The prospects for increased liquefied natural gas (LNG) exports from the United States leaped forward late Friday as FERC issued environmental schedules for a dozen pending terminal projects.

The Federal Energy Regulatory Commission issued environmental schedules for Freeport Train 4 (CP17-470), Port Arthur (CP17-20), Driftwood LNG (CP17-117), Corpus Christi (CP18-512), Texas LNG (CP16-116), Gulf LNG (CP15-521), Rio Grande LNG (CP16-454), Jacksonville Eagle (CP17-41), Annova LNG (CP16-480), Plaquemines (CP17-66), Jordan Cove (CP17-495) and Alaska LNG (CP17-178).

“Thanks to the tremendous work of our Office of Energy Projects and Office of the General Counsel, the Commission has made significant strides in streamlining our regulatory processes to adapt to the increasing number, and greater complexity, of the LNG applications we have received,” said FERC Chairman Kevin McIntyre. “These process improvements have shortened projected environmental schedules in some cases by nine to 12 months…

“As FERC is the lead siting agency for LNG projects, our responsibility over LNG applications is to assess the environmental effects, safety, and engineering of LNG facilities in a timely manner in accordance with our statutory obligations. Our recent streamlining efforts will provide all LNG stakeholders additional regulatory certainty and help minimize undue administrative burdens.”

In June, McIntyre said FERC would hire more staff to address a backlog of permitting for LNG export infrastructure. Several LNG staff have since been hired, according to FERC, along with an outside contractor to assist staff in construction inspections. FERC is also working with project applicants to hire third-party contractors to conduct analyses that involve non-proprietary information.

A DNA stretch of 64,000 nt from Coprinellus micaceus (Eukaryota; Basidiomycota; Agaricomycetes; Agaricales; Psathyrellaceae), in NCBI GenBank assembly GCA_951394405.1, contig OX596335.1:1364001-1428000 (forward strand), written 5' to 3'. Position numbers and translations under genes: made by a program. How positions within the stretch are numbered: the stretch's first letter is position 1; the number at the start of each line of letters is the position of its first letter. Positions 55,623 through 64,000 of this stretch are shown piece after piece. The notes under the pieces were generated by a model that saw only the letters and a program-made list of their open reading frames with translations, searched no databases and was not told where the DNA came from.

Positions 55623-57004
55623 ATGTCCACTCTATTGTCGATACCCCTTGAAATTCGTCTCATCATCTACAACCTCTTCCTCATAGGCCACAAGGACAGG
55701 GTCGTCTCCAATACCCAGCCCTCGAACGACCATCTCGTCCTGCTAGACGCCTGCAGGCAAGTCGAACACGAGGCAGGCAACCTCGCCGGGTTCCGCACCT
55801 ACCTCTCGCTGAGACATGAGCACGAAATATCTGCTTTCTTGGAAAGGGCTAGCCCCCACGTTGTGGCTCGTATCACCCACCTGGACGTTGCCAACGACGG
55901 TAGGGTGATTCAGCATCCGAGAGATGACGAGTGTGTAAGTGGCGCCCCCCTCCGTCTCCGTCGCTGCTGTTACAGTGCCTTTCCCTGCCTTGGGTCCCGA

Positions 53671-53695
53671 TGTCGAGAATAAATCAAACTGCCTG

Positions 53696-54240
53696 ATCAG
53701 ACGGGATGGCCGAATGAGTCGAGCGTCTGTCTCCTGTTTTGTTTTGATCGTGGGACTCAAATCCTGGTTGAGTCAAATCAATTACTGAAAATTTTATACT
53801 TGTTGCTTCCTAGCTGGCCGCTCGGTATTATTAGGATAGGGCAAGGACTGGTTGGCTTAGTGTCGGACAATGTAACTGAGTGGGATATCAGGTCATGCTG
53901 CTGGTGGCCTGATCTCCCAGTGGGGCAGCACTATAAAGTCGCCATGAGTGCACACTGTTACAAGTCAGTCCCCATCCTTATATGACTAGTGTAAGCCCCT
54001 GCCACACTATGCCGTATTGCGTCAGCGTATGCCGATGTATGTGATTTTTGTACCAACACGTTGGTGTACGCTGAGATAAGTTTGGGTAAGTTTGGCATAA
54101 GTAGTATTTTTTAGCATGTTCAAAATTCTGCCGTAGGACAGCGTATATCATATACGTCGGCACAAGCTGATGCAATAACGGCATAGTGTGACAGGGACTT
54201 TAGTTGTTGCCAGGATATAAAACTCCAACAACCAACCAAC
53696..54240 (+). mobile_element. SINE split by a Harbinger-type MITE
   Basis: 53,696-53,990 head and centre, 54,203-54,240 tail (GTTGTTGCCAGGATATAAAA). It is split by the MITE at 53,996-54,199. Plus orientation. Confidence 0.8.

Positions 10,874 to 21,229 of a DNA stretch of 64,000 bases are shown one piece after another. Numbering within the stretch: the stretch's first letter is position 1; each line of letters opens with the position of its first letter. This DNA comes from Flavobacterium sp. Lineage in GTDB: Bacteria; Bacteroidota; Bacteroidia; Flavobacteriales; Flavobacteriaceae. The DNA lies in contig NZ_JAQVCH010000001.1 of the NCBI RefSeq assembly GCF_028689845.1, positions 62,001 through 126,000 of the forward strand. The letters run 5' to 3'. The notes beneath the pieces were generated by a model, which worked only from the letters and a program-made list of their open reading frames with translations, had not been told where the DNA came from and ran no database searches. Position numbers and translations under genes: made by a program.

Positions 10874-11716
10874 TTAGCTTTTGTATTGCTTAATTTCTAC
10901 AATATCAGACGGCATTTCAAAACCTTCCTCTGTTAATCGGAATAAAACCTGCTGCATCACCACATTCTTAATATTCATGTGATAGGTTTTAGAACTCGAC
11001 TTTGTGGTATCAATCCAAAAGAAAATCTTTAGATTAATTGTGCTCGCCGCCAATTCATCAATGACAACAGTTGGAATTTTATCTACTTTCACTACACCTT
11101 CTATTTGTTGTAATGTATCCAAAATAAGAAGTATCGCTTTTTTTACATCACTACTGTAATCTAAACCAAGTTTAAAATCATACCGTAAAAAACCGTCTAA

Also on Friday, FERC signed a memorandum of understanding (MOU) with the Pipeline and Hazardous Materials Safety Administration (PHMSA) to coordinate the siting and safety review of FERC-jurisdictional LNG facilities. FERC is responsible for determining whether proposed LNG facilities are in the public interest; PHMSA is responsible for standards governing the location and design of LNG facilities.

The MOU provides that PHMSA will review LNG project applications to determine whether proposed facilities comply with the safety standards set forth in PHMSA’s regulations, and that PHMSA will issue letters to FERC stating its findings; FERC will then consider the findings in its decisions on whether projects are in the public interest.

“PHMSA’s LNG safety experts are fully prepared to analyze current and future project proposals, evaluate their potential impact on public safety, and reduce barriers to moving these projects forward,” said PHMSA Administrator Skip Elliott.

News of FERC’s updated notices of schedule and agreement with PHMSA “is overwhelmingly good for LNG exporters,” analysts at Height Capital Markets said in a research note Tuesday.

“The myriad schedules put FERC on track to approve over 165 millions tons of new export capacity by the end of President Trump’s first term, which represents a radical improvement for the industry…Most of these decisions will come throughout 2019 as the agency will spend the rest of 2018 attempting to crank out draft environmental studies at an unprecedented pace.

“Hopefully (for FERC), the partnership with PHMSA will streamline the process somewhat. We are optimistic that well-positioned and well-funded projects can keep the agency on track, and greater certainty should help both investors and buyers assess winning projects.”